Resultantly, it’s also led to a shortage of available sites – making it a great time to sell any decent properties. Since 2007 left owners reeling amidst the financial crisis, tens of thousands of underperforming venues were rapidly sold off. Yet operators are notoriously unwavering, and eager for sites in high-yield locations, they’re likely to forge their own with the tried-and-tested conversion of former banks and retail units.
In the meantime, it’s fallen to the pubs themselves to keep the industry attractive. Like the economy, the market, and the government, it’s had to change with the times. The traditional environment – the pork scratchings, battered jukebox, Strongbow-on-tap and cigarette-scorched pool table – has now made way for specialism. Many pubs have rebranded with a culinary angle, whilst others have concentrated on the rising popularity of craft ales and spirits – including Gin, now bouncing back from its disastrous reputation with eighteenth century mothers. There’s been something of a fashion for specialist venues, spurred on by an appreciation for the luxury bevvy, so whilst sites are both smaller and fewer, the niche or specialist bar needn’t be quite as concerned with size or location the way the major owners are.
But if the licensed property market is to gain more momentum, there are a number of great issues it’s to resolve. The introduction – or, more accurately, the implementation – of last year’s Market Rent Only (MRO) option is one of them. On paper, it’s an option that frees tenants from the… unfavourable prices of pub company leases, allowing them to end product and service ties with the landlord at the time of a rent review or lease renewal – though certain addendums exist.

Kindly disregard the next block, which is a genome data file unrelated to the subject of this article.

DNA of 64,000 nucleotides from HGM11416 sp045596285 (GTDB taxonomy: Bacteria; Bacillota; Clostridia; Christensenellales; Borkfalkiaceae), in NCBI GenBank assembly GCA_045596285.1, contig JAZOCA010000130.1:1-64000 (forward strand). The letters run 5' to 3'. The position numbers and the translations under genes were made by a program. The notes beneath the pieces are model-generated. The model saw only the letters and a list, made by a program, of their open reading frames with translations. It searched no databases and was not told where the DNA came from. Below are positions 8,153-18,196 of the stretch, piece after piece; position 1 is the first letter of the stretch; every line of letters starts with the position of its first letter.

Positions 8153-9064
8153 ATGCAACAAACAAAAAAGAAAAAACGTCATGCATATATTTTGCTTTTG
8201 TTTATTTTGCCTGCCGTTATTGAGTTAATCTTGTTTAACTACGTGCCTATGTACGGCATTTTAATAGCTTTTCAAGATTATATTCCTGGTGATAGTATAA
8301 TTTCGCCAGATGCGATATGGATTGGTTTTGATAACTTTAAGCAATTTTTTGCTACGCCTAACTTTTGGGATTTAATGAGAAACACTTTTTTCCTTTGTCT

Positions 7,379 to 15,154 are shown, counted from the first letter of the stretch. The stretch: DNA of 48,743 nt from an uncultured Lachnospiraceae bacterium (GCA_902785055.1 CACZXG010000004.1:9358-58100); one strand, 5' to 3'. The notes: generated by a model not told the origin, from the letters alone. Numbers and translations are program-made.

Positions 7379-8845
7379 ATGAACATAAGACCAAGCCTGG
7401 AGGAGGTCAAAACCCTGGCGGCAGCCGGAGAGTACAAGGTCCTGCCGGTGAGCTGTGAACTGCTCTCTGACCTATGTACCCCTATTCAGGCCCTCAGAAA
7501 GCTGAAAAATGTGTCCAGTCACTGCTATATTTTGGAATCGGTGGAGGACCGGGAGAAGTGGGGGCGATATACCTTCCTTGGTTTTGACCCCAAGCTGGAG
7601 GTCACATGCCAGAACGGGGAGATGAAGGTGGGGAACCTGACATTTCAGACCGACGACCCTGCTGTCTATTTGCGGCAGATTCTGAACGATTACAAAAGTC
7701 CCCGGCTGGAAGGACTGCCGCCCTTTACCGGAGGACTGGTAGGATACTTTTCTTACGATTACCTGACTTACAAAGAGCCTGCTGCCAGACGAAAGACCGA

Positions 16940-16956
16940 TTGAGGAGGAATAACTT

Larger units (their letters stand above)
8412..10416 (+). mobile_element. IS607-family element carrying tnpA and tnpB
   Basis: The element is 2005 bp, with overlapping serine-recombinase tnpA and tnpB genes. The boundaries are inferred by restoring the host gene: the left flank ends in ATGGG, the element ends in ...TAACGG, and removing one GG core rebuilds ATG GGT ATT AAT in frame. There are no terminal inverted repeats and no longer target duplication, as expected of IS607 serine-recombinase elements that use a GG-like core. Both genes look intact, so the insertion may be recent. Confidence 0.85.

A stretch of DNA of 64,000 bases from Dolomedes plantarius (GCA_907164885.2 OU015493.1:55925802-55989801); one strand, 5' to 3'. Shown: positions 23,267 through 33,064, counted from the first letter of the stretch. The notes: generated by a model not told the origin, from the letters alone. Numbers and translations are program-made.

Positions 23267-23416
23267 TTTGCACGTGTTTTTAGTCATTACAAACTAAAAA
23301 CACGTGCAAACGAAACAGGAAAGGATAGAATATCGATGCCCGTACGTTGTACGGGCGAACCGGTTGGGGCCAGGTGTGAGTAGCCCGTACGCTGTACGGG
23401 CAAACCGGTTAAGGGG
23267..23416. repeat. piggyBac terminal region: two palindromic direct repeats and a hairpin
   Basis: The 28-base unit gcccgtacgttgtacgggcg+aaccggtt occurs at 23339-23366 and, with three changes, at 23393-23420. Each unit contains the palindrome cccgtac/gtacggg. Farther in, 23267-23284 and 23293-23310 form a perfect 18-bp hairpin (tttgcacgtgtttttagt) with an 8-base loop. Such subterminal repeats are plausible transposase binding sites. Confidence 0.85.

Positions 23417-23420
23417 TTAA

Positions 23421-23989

Whilst theoretically a welcome means of balance, in practice it’s thought to be applicant-hostile; complex, expensive, and tipped very much in favour of the landlord. There’s little impetus for landlords to advertise or announce the possibility of the MRO – so naturally, a number of them don’t. The new code has also incentivised owners to limit the number of leased and tenanted estates, offering only managed properties.
And then, of course, there’s the argument against business rates. Isolated reports in areas such as Lancaster and Surrey are seeing individual tenants’ rates sore to more than double their last valuation. Councillor of the Exchequer Philip Hammond has been accused of posturing with his assertions that the vast majority of pubs will receive £1000 in discounts to combat these difficulties. Few owners are satisfied with the new rates, nor convinced by the solutions.
It would appear that market trends are favouring the pub atmosphere, and there’s success to be found in a market renewing interest in traditional ales, artisan spirits and food beyond pie and chips. Yet the industry’s development seems hamstrung by a number of prohibitive and undercooked industry hangovers that will need some serious revision. Like the smoking ban and recession before it, the pub industry appears to be battling through climates and legislations beyond its control, and though the modernisation of the local boozer has raised investment, a number of infuriating factors are dampening the appeal. It’s these that need to change if we’re to drink down success, or risk scrambling for peanuts.